The brand, which last week agreed to be acquired by larger rival Just Eat for £200m, invited members of the public to nominate their loved ones who face additional barriers to enjoying the kind of Christmas many people take for granted.
The three winning entries were rewarded with £100 worth of takeaway food and a doorstep surprise in which the nominees are visiting by their loved ones, who express messages of appreciation through a series of large written signs.
The three stars of the campaign – called "Love takeaway, actually" and created by digital agency Social Chain – are Beth, a nurse from Rotherham who will be working throughout Christmas; Eva, who lives in Surrey and will be unable to go home to Poland for Christmas; and Tracy, from Manchester, who has ME and as a result finds the Christmas period especially demanding.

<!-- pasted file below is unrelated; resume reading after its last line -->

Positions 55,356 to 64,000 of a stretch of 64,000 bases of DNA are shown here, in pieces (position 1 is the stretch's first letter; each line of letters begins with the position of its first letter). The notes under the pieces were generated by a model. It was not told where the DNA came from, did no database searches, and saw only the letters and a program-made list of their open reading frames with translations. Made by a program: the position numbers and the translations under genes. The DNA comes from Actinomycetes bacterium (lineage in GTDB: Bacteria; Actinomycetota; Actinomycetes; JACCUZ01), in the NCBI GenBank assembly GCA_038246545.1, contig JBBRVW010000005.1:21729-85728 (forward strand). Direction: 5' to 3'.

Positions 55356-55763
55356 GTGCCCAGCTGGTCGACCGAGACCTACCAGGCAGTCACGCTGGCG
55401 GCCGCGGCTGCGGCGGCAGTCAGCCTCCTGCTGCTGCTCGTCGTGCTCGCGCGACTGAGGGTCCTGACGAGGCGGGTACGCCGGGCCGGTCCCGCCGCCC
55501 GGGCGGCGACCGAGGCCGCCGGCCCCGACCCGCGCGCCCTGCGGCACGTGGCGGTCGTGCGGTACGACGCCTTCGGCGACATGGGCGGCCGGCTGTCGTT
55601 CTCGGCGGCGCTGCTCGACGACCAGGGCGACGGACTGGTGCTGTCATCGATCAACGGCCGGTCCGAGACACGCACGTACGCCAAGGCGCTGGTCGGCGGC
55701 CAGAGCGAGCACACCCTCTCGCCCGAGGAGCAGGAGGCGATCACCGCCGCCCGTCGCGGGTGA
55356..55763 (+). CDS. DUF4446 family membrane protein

Alice Mrongovius, CEO at Hungryhouse.co.uk, said: "Sadly, Christmas can be a difficult time for some people, so we wanted to help make it a little bit easier by treating people who really deserve it.
"Whether it’s being separated from loved ones, working or suffering from ill health, 'Love takeaway, actually' was designed to share little surprises and treats with true British heroes this Christmas."
The films reference the scene in the 2003 Christmas rom com Love Actually in which Andrew Lincoln's character Mark arrives at the door of Juliet, played by Keira Knighley, to tell her how he feels - while Silent Night plays from a protable stereo.